MILWAUKEE -- After a half century, it is time to go. Governor Scott Walker announced on Friday, Feb. 9 plans for a newly located state building in Milwaukee. The governor wants the state offices to move out of the current building at 6th and Wells. A state lawmaker is also eyeing an opportunity to include the county in the plan.
"This is probably not the best use of this land right here to have a state office building," said Gov. Walker.
The footprint and economic development in downtown Milwaukee is growing. Selling off the state office building across from the Wisconsin Center would free up some prime real estate.
"It would have a dynamic impact on economic development," the governor said.
On Friday, Gov. Walker announced the request for proposals for land to house a new, modern state office building. The perimeter for offers is anywhere between Mitchell St. and Hampton Ave. -- and between the near side of downtown and the stadium freeway up to the northwest.
"This would allow us to consolidate other leased sites in one location," Gov. Walker said.
Five other sites are currently being leased. Walker said benefits also include decreased maintenance and energy costs -- by moving from the 50-year-old building.
"The assessment is that we can save $1.2 million a year," Gov Walker said.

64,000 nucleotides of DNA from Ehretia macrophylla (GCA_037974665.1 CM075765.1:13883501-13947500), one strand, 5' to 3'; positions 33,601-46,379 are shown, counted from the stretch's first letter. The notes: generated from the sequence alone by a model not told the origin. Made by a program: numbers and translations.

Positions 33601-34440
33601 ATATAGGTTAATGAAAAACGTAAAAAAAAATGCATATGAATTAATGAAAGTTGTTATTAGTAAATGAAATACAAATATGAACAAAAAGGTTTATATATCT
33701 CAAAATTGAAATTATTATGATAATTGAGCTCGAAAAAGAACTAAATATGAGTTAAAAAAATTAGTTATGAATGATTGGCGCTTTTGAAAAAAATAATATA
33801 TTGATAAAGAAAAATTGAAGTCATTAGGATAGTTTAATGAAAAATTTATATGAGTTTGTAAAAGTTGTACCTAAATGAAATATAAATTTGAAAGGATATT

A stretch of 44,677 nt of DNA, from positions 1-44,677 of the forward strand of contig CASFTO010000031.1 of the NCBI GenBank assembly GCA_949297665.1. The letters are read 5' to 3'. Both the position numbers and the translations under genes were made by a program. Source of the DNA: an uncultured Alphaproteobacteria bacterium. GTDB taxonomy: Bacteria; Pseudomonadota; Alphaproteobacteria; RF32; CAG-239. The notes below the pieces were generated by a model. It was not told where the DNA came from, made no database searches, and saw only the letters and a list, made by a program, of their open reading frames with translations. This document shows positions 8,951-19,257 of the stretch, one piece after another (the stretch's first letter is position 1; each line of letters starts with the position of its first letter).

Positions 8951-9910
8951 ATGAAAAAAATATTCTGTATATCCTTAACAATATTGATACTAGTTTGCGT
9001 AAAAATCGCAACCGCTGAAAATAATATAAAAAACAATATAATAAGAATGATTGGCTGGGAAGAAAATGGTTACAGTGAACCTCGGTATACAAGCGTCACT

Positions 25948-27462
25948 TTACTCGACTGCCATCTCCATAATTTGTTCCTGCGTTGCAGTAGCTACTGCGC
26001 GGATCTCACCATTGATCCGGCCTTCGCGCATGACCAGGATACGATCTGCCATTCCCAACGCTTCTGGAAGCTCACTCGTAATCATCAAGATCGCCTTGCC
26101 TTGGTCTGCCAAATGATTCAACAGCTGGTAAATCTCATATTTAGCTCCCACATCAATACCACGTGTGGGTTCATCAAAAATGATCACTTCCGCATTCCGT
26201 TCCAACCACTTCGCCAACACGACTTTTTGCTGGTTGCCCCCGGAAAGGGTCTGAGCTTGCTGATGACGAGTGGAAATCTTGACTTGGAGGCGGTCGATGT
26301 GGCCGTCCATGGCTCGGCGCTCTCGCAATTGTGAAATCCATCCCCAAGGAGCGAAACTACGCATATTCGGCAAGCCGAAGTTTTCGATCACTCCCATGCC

State Representative and former Milwaukee County Supervisor David Bowen sees the plan as an opportunity for the county -- and old the governor so.
"I mentioned it to the governor and he's up to the concept," Bowen said.
Bowen's idea is to close the deteriorating county Safety Building and move county services to the future state building -- making it a joint venture.
"So I am going to encourage members of the county, the executive branch, County Executive Abele and the county board to make sure that they submit a proposal in the next 30 days," Bowen said.
The state will seek proposals for acquiring land between now and March 9 -- and select a site by May 28. Then the project would have to get fit into the next state budget to be built at an estimated cost of $50 million.
CLICK HERE to submit a proposal for this project.